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Sweet Aromas of Summer
by David Lendrum

This is the season of sweet aromas; wafting about gardens, leaking out of rose covered fences, sliding across waiting traffic and turning heads in wonder. The tickle of sensation teases its way into our awareness, we are not searching for the scents, they come looking for us. They steal out of flower petals, slip off the surface of the mown grass, and roll out of herb gardens, on the prowl.

The old question about trees falling in the forest; do they make any noise if there is nobody around to hear them? It can be repeated with exclamation points about the world of scent and smell. Scent is in the world of the source: Roses, Astilbes, Oregano and Thyme. Smell is the response of the recipient: human, butterfly or catnip-loving feline.

Aromas are messages, highly sophisticated chemical graffiti, scrawled among the breezes and swept about with each passing gust. This ability to broadcast signals across the ether, broadbanding in search of potential interactors, is a technique shared across species, even across the line dividing the plant kingdom from the one occupied by the animals. It operates on a peculiar frequency, one active in many animals, but not perceived by the plants.

It is dependent on sensory organs developed through the eons; awareness of scent can spell survival for hunters and gatherers alike. Fruit or flesh, greens or grains, flowers or foliage all have distinct chemical essences, the boundaries of skin or waxy epidermis do not confine the creature absolutely. The dissipating material presence of the life form spreads thinly throughout the surrounding space, carrying with it the message of presence, ripeness and invitation.

The messages carried by the wandering molecules are all about attraction, they are not protective coloration or camouflage. They chant their "come hither" in a language so ancient that it never had to be learned. The responses are automatic, willing or not we turn seeking the source of the sweet scent.

This time of the summer, when the fragrant flowers are at their most abundant stage, life actually crackles around the yard. Moths, squirrels, bluejays and even bears are driven by the rising tide of aroma. Humans are no different; involuntarily we respond to the call of the flowers, are shocked awake by the sudden piercing smell of fire, and begin salivating at the sizzle of grilling onions.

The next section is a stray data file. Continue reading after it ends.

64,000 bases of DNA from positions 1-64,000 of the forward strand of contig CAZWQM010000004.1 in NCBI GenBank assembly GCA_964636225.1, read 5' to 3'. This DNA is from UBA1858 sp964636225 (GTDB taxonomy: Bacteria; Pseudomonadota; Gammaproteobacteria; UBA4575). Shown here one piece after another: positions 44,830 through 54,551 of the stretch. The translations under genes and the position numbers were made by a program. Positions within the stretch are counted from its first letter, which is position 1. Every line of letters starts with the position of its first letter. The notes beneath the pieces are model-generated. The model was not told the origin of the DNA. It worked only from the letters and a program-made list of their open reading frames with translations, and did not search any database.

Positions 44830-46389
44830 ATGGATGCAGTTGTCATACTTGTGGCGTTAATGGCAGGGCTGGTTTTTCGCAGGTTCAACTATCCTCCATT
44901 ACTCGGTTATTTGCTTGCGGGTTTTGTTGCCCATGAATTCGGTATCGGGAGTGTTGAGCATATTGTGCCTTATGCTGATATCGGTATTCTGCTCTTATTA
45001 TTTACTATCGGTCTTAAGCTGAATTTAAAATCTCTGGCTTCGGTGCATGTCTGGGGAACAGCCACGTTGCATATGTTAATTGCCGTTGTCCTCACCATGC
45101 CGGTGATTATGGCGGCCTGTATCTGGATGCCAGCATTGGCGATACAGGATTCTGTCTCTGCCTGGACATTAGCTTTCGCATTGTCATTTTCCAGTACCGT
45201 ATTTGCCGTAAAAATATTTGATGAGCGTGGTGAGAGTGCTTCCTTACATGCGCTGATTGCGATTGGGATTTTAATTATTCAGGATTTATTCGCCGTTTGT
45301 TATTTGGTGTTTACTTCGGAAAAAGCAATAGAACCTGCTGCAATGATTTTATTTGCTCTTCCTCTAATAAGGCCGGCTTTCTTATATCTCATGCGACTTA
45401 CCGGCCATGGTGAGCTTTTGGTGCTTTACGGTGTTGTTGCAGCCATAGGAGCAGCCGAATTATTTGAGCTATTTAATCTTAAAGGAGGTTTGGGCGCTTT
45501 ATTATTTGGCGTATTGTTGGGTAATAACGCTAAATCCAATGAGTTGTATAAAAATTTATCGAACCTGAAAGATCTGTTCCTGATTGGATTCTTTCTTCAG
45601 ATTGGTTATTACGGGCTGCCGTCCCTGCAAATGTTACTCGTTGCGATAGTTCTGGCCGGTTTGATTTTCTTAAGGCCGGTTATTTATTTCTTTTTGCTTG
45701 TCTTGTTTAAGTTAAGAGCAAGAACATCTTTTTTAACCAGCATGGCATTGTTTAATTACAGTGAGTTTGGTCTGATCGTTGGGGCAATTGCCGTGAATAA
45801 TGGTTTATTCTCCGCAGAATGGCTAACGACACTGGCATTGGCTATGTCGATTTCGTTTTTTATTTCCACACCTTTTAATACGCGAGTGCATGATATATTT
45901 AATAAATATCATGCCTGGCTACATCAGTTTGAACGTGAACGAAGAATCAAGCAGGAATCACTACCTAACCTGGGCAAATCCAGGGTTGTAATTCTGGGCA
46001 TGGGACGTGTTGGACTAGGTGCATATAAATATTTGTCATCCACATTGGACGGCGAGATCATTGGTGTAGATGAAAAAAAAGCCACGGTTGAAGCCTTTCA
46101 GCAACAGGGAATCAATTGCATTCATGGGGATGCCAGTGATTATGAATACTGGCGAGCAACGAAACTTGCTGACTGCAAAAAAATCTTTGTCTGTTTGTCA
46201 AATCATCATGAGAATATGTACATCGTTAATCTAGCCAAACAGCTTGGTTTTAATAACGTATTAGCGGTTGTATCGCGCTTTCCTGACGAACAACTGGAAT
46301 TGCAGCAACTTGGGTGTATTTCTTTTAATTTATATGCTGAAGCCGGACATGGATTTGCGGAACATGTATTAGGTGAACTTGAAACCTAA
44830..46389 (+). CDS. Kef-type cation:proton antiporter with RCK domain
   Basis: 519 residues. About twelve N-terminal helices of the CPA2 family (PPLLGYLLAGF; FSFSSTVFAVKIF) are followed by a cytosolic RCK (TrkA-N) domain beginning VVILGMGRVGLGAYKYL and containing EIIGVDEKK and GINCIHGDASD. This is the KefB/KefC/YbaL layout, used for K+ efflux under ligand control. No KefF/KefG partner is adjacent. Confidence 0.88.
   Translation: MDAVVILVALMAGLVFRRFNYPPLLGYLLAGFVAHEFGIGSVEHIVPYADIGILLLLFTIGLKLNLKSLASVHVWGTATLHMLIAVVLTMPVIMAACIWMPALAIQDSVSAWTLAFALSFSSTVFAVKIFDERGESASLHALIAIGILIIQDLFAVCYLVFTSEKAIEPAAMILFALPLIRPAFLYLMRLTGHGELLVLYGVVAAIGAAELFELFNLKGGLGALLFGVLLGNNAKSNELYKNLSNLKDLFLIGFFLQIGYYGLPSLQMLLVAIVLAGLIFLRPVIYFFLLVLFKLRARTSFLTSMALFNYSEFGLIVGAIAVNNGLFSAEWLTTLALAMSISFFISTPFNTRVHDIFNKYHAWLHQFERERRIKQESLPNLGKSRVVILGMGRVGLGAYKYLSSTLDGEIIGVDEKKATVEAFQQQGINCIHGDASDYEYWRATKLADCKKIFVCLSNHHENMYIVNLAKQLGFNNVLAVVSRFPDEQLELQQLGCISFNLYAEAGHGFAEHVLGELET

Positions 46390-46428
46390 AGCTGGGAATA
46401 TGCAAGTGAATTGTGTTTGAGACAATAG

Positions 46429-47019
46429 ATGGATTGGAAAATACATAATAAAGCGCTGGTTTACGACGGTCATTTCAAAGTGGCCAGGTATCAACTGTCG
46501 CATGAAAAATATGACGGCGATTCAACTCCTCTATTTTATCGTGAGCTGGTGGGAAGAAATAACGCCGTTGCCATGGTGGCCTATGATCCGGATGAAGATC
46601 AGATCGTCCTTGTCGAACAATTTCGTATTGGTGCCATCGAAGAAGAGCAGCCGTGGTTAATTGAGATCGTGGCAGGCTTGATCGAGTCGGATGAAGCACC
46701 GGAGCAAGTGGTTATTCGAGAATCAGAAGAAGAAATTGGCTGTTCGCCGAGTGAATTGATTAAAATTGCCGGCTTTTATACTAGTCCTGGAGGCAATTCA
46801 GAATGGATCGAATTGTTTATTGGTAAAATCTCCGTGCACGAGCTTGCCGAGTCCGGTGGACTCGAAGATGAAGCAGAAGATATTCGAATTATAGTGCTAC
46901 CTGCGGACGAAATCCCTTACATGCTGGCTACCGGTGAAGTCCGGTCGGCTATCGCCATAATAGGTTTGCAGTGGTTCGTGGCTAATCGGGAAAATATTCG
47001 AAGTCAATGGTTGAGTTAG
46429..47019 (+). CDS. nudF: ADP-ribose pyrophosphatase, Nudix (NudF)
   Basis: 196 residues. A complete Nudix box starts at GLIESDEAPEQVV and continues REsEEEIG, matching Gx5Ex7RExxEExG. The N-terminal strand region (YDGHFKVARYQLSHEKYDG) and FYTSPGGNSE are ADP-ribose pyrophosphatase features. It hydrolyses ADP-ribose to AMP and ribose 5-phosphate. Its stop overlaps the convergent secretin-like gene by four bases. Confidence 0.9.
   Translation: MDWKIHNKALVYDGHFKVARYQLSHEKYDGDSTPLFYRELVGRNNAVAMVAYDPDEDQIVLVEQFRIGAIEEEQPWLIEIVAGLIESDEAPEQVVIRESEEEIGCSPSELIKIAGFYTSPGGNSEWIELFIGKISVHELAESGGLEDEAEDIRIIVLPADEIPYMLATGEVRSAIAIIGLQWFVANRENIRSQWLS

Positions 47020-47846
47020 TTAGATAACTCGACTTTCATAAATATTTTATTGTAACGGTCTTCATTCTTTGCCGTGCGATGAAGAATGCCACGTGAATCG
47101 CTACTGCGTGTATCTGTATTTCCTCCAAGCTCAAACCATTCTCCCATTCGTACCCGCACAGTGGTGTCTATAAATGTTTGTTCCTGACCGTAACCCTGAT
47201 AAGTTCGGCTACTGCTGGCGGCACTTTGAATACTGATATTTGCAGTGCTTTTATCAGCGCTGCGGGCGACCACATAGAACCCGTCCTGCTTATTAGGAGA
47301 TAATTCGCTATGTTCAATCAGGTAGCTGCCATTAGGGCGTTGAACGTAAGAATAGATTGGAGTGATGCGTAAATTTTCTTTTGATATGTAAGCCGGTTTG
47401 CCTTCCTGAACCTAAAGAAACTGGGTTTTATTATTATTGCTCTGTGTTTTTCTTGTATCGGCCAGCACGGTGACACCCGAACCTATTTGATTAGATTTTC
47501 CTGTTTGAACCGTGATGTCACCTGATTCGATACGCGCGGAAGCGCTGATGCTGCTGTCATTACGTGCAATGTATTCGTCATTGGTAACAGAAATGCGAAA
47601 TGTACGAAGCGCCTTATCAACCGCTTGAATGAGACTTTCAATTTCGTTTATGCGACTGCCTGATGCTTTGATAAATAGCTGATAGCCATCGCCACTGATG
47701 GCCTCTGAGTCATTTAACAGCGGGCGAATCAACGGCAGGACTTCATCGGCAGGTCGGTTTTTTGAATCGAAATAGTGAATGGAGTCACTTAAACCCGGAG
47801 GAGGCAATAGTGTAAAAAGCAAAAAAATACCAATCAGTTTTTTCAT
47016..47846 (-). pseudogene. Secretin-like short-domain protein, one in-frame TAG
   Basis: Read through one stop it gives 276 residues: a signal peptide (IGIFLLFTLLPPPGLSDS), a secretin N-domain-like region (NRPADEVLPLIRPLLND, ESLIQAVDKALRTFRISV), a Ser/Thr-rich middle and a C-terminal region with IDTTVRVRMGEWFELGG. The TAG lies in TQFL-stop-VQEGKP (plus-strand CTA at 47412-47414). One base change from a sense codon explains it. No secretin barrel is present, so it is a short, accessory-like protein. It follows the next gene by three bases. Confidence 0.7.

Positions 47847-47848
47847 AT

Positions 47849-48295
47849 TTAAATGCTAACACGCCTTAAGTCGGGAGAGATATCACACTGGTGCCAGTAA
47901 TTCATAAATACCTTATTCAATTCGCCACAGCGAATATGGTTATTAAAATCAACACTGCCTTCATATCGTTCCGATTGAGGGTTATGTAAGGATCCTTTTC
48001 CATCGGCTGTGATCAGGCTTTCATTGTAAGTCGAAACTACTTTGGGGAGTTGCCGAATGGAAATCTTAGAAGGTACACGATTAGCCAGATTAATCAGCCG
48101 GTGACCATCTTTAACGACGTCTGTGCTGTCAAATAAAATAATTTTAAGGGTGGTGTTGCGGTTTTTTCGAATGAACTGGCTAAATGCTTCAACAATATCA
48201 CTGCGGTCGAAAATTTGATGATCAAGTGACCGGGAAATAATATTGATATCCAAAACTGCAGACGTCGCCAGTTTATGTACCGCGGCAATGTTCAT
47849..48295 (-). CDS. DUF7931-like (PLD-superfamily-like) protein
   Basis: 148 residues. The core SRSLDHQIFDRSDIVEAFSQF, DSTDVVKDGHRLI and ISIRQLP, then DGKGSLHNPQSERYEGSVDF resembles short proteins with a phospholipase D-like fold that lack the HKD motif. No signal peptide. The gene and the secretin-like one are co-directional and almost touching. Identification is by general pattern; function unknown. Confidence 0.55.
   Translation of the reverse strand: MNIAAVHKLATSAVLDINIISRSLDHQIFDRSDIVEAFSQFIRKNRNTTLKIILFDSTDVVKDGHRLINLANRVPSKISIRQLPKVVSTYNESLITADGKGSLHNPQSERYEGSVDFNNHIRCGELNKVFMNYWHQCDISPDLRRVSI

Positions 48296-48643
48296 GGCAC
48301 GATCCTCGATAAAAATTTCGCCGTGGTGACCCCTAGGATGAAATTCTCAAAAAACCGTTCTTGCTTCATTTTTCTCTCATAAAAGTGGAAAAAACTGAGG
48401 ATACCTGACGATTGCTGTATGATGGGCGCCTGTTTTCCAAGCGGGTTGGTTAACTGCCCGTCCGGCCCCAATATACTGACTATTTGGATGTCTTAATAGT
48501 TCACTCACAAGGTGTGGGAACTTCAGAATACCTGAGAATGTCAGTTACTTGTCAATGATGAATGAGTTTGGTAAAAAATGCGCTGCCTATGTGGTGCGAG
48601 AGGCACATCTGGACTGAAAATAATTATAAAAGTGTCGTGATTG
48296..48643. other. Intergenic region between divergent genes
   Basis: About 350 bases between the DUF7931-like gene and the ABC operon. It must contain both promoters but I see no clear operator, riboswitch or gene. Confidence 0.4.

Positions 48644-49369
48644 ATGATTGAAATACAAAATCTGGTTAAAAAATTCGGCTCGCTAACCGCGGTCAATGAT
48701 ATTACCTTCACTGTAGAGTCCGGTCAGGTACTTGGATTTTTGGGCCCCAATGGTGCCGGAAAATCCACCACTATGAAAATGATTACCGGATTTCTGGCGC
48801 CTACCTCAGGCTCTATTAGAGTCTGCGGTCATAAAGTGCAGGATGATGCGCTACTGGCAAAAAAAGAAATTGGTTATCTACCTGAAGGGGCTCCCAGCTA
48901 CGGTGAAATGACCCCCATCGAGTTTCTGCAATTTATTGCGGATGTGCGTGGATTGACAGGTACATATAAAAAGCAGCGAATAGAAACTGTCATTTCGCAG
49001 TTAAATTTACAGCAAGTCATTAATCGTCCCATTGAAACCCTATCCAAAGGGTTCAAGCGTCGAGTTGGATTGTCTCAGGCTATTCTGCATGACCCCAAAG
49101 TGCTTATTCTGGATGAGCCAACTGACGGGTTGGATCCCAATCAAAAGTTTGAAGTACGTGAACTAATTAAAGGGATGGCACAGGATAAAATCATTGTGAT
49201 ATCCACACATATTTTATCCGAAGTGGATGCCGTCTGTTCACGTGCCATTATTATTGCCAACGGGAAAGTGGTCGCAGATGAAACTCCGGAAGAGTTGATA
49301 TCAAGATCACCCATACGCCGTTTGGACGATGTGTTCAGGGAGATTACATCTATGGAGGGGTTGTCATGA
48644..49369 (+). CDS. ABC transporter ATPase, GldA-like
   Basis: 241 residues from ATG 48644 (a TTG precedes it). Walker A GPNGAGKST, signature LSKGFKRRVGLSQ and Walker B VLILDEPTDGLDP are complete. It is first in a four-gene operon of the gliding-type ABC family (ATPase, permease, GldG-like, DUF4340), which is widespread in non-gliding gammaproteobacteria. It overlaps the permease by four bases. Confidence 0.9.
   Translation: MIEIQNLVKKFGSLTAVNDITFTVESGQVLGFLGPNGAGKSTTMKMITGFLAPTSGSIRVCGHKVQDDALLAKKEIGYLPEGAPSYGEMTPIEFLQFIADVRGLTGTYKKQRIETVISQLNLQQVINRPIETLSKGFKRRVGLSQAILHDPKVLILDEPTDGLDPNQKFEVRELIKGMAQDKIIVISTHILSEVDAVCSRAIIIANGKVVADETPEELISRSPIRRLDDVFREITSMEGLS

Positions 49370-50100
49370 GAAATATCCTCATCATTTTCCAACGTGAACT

Walking from bright sunlit beach into the cool forest is a sudden transition; eyes take a moment to adjust to the light levels, and as we pause, the unusual scent of the warm dry earth replaces the wind swept sea. Big Black Cottonwoods fill the air with the sweet pungent aroma that gave them the name "Bam Trees", called for the "Balm of Gilead" described in the Bible as the sweetest scent. Ferns and grasses, Alder leaves and Spruce gum, and the rusty dusty taste of the trail, mixes together to identify the exact place and time. A decade from now some hint of the same melange will instantly transport the lucky person back to the moment when they last smelled that combination. It may be the only trace of a place so changed by the progress of years that it can never be revisited, only remembered.

Standing in rubber boots, water licking at your shins, pulling on a rope with friends and family as the skiff is loaded or the last cooler is hoisted aboard, the sea and forest blend in an aroma so individual that you can call it up with your eyes closed. Lean back in the airplane seat, canned air and disinfected surfaces and all, and you can remember the scent of that moment and you are there.

Visit some friend's yard; sit with your back to a blooming Sitka Rose, waiting for them to get home. Honeysuckle and Summer Blooming Primroses blend their voices and whisper secrets as you wait. Hanging baskets of Pansies and Bacopa entice you onto a low deck and a collection of hardy roses, some you have never seen before, offer themselves to your scent starved self. It is almost embarrassing to be discovered there as the hosts return. They laugh; another guest has been snared.

Orchestrating gardens consciously to create fragrant oasises is an unusual concept, but one stroll down 12th Street will bring the idea to any contemplative soul. Our awareness of scent and fragrance is so subliminal that we would willingly surrender without even knowing why. Oh, the aromas of summer.

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